Nanobodies Have the Potential To Eliminate COVID–19

2020-07-23 Hits(54)

2019 novel coronavirus(2019-nCoV) infection has attracted worldwide attention since the end of 2019. The epidemic situation in many countries such as American has shown a rapid growth trend. The pathogenic Middle East respiratory syndrome coronavirus (MERS-CoV), severe acute respiratory syndrome coronavirus (SARS-CoV-1) and COVID-19 coronavirus (SARS-CoV-2) have all emerged into the human population with devastating consequences. They are a member of the Coronaviridae family, so named for their “crown-like” appearance.

These viruses make use of a large envelope protein called spike (S) to engage host cell receptors and catalyze membrane fusion. Because of the vital role that these S proteins play, they represent a vulnerable target for the development of therapeutics to combat these highly pathogenic coronaviruses.

Recently, a new research describe the isolation and characterization of single-domain antibodies (VHHs) from a llama immunized with prefusion-stabilized coronavirus spikes. These VHHs are capable of potently neutralizing MERS-CoV or SARS-CoV-1 S pseudotyped viruses.

In the study, they immunized the alpaca, using the S protein from SARS virus and MERS virus. Then, they used phage display methods to find Nanobodies against these two types of S proteins. Using multiple sequence alignments and evolutionary tree analysis, the researchers found 5 Nanobodies against the S protein of SARS virus and 7 Nanobodies against the S protein of MERS virus. Among them, about half each has a high affinity for the corresponding S protein.

In order to test their neutralizing ability, the scientists used pseudotyped lentiviruses of the MERS and SARS viruses. The Study have shown that these Nanobodies show good neutralization ability. For the MERS pseudovirus, the IC50 values of several antibodies are 0.014-2.9 μg/mL. For SARS pseudovirus, the corresponding value of antibody is 0.14-5.5 μg/mL.


Subsequently, they used cryo-electron microscopy technology to obtain high-definition three-dimensional structures when some nanobodies were combined with viral RBD. Interestingly, the binding mechanism behind Nanobodies against MERS virus and SARS virus is different-after the former binds to the S protein, it will be inserted at the site where the DPP4 receptor binds to RBD, which directly prevents the DPP4 receptor MERS virus binding; the latter binding site does not directly affect the binding of ACE2 receptor to SARS virus.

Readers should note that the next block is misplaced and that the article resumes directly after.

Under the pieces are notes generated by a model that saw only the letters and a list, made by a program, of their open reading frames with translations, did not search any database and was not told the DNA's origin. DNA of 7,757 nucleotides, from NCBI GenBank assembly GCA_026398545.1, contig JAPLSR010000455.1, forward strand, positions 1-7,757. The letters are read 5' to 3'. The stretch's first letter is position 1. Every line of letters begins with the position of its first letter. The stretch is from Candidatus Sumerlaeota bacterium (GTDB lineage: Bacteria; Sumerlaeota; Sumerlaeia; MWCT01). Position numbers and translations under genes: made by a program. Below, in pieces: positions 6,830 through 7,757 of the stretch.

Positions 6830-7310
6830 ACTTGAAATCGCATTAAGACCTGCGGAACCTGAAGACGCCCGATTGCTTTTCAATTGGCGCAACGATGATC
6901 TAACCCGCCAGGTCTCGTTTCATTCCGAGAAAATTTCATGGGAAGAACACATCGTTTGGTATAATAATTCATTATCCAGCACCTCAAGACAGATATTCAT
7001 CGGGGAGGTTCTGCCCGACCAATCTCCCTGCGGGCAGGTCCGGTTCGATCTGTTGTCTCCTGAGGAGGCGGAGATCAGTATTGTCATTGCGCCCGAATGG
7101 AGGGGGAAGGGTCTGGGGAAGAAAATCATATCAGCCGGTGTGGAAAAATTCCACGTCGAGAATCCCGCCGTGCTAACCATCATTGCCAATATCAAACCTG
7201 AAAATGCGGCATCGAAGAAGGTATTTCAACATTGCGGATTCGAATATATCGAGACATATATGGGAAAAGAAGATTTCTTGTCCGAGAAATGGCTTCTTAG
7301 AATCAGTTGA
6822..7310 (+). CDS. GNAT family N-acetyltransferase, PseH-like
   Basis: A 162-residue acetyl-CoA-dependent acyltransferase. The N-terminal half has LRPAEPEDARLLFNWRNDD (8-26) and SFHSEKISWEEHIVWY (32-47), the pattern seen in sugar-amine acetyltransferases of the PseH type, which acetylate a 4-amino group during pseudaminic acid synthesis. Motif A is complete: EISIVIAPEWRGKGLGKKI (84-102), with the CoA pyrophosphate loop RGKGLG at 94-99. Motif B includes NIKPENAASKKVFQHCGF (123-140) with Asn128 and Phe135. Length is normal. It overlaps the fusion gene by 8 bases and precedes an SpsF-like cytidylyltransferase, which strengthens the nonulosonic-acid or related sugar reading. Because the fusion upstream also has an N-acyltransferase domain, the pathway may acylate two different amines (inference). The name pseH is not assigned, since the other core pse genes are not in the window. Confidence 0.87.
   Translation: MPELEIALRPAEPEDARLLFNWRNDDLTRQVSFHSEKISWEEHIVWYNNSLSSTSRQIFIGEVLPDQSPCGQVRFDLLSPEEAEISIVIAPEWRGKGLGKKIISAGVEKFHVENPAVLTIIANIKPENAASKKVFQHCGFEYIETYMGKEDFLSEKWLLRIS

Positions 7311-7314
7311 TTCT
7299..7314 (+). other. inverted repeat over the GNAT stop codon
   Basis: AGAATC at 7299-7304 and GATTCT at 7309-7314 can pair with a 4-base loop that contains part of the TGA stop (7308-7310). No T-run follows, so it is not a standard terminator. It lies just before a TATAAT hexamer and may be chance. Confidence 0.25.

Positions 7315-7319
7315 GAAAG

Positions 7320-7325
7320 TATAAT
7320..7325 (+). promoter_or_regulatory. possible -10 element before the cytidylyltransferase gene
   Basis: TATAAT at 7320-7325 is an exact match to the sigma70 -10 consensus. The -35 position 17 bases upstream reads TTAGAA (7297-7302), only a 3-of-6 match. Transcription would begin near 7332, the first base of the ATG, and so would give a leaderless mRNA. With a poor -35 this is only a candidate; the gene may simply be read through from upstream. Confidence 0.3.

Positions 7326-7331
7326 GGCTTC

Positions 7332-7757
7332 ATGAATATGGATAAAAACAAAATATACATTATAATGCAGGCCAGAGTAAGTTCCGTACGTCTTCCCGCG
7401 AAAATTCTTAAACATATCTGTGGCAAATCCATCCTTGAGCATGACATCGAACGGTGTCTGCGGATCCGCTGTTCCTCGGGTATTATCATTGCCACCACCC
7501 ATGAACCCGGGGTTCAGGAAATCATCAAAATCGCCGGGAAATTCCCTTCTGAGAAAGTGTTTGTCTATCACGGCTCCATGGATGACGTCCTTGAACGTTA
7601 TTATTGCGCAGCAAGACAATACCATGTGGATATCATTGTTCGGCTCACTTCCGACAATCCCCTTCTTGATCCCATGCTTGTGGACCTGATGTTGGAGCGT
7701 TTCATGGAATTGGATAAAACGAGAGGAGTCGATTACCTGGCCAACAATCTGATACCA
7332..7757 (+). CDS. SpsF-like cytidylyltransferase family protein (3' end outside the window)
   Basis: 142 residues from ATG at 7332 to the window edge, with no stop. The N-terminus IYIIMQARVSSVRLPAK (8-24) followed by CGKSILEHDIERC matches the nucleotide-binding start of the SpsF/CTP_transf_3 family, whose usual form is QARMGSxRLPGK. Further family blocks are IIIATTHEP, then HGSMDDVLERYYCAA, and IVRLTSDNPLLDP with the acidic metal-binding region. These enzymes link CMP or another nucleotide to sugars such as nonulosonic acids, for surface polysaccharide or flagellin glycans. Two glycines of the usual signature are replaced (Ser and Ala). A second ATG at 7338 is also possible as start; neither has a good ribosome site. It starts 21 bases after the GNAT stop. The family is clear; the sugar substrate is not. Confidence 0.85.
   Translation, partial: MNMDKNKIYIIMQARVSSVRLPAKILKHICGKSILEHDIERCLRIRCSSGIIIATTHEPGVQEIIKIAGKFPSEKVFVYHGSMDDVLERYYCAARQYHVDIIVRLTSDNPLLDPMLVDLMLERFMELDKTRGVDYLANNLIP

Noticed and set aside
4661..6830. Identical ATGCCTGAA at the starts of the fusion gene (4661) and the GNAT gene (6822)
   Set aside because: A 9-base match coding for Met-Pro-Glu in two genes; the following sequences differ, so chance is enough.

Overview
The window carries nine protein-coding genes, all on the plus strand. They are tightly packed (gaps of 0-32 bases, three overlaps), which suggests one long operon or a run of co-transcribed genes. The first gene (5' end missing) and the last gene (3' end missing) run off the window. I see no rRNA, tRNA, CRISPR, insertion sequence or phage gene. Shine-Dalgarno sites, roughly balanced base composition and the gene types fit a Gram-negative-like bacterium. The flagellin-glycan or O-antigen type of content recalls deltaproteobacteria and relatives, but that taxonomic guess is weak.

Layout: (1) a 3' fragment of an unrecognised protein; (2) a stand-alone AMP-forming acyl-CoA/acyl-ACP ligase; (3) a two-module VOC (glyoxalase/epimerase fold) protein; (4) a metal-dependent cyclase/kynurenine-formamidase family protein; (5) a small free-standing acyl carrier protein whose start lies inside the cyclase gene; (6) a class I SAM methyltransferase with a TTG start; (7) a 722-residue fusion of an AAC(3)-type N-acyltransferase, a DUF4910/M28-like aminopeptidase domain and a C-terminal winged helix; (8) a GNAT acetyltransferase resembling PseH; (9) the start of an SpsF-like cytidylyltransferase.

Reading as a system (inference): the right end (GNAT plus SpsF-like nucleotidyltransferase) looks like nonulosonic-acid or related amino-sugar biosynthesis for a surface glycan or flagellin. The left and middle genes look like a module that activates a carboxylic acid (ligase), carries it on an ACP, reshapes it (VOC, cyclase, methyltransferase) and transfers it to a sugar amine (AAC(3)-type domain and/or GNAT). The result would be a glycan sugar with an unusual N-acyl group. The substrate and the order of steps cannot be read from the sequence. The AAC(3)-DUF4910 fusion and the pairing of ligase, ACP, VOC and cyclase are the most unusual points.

The crystal structures of these VHHs bound to their respective viral targets reveal two distinct epitopes, but both VHHs block receptor binding. The research also show cross-reactivity between the SARS-CoV-1 S-directed VHH and SARS-CoV-2 S, and demonstrate that this cross-reactive VHH is capable of neutralizing SARS-CoV-2 S pseudotyped viruses as a bivalent human IgG Fc-fusion. These data provide a molecular basis for the neutralization of pathogenic betacoronaviruses by VHHs and suggest that these molecules may serve as useful therapeutics during coronavirus outbreaks.

Due to the inherent thermal and chemical stability of VHH, they have been studied as a class of potential therapeutic drugs to combat various diseases. Several VHHs targeting HIV and influenza viruses have been reported before, and several VHHs targeting RSV have been evaluated. The possibility of delivering these molecules by nebulizing spray is particularly attractive in the case of respiratory pathogens, because VHH can theoretically be directly inhaled into the infection site to maximize their bioavailability and function. Given the current lack of treatment for MERS, SARS, and COVID-19, as well as the devastating effects associated with the Corona Virus outbreak, there is an urgent need for preventive and therapeutic interventions. These researchers hope that MERS VHH-55, SARS VHH-72, and VHH-72-Fc will have good biophysical properties and strong neutralizing ability, and can be used as useful reagents and potential therapeutic candidates for scientists.